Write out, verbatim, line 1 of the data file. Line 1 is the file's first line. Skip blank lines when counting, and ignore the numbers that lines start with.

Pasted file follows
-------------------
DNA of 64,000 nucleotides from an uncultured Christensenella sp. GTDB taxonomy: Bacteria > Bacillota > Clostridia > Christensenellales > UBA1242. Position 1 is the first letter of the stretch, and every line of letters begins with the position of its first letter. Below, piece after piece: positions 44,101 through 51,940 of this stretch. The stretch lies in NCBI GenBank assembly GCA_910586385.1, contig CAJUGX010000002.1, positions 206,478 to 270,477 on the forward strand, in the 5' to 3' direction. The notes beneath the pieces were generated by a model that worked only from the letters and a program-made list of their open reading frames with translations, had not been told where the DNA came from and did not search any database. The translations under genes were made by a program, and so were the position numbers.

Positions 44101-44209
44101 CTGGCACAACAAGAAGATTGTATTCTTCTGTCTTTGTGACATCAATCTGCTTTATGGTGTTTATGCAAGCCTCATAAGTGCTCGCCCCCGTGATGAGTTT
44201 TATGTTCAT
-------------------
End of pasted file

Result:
DNA of 64,000 nucleotides from an uncultured Christensenella sp. GTDB taxonomy: Bacteria > Bacillota > Clostridia > Christensenellales > UBA1242. Position 1 is the first letter of the stretch, and every line of letters begins with the position of its first letter. Below, piece after piece: positions 44,101 through 51,940 of this stretch. The stretch lies in NCBI GenBank assembly GCA_910586385.1, contig CAJUGX010000002.1, positions 206,478 to 270,477 on the forward strand, in the 5' to 3' direction. The notes beneath the pieces were generated by a model that worked only from the letters and a program-made list of their open reading frames with translations, had not been told where the DNA came from and did not search any database. The translations under genes were made by a program, and so were the position numbers.